Today, whether in gyms or home, most exercise bikes employ some form of magnetic resistance. Some bikes generate the magnetic effects via the pedalling action, but most must have an electric power source. Along with uniform, reliable resistance, you get quiet operation for listening to music or audio books. Since the magnetic resistance is often programmable, you can simulate a bike ride over hills and through valleys. Professional repair may be pricey, but some repairs and maintenance can be done on your own.
Unplug the power cord from the AC outlet or remove the batteries from their compartment. If the unit is battery-powered, replacing the batteries in the display panel is a good first step in magnetic resistance maintenance.
Use an Allen wrench or Phillips screwdriver to unscrew the bolts that secure the plastic flywheel covers.
Pull the flywheel covers apart to expose the flywheel. Grip the flywheel while you rotate the pedal cranks counterclockwise. This will disengage the pedals from the internal pulley. Remove the pedal cranks from the bike and set them aside. Completely remove the flywheel covers.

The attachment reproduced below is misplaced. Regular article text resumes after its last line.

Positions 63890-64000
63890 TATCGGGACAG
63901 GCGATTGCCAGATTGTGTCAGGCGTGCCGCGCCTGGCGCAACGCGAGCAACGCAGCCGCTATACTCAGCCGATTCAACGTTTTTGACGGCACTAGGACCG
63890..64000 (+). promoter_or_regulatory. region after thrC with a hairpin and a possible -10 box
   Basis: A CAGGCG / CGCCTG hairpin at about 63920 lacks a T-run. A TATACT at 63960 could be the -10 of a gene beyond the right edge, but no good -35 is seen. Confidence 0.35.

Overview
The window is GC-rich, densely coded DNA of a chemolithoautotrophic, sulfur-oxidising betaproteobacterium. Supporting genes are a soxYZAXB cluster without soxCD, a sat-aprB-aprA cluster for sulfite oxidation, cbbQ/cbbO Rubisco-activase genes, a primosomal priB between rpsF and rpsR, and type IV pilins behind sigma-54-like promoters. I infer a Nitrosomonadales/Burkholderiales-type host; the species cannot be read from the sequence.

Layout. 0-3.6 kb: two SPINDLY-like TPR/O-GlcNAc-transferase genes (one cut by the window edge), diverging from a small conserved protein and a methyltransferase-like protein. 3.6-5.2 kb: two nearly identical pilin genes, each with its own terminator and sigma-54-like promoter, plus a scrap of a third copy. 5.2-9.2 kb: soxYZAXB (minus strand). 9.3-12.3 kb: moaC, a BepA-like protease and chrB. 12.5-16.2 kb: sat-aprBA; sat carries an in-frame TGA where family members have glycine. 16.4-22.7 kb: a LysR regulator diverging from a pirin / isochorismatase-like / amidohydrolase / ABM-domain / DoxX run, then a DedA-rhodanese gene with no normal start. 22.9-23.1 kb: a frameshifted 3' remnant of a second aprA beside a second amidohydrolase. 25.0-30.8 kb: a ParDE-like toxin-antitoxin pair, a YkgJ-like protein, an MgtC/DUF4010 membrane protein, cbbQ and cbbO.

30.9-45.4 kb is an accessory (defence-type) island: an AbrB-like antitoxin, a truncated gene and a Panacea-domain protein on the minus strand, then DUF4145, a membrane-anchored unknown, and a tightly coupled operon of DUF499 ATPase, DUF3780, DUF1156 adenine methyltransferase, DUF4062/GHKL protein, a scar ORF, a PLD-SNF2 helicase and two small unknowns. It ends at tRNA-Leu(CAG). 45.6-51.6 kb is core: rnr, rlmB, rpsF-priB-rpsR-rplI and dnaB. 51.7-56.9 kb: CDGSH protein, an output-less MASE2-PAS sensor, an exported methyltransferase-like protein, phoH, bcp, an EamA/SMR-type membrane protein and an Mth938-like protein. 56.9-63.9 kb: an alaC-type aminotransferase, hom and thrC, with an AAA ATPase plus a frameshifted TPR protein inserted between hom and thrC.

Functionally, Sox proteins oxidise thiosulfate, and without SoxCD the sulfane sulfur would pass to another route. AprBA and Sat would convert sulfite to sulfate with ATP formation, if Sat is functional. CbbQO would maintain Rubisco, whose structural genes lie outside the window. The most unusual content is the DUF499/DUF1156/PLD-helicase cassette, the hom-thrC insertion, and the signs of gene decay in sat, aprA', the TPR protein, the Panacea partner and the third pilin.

Use a ratchet wrench and socket to unscrew the nut on the pulley. Twist the pulley to the side and slip the V-belt off both the pulley and the magnetic unit. Inspect the V-belt for cracks or other damage; replace it if damage is found. Use the socket wrench to unscrew the nut that secures the magnetic unit. Remove the magnetic unit and inspect it for damage -- cracks, excessive wear or breakage. It the magnet is in good shape, reinstall it in the bike; otherwise it must be replaced.
Reinstall the V-belt on to the magnetic unit and pulley. Replace the nut that secures the pulley. Position the flywheel covers on each side of the flywheel. Reattach the pedal cranks by rotating them clockwise as you thread them into the pulley from each side. Reattach the flywheel covers.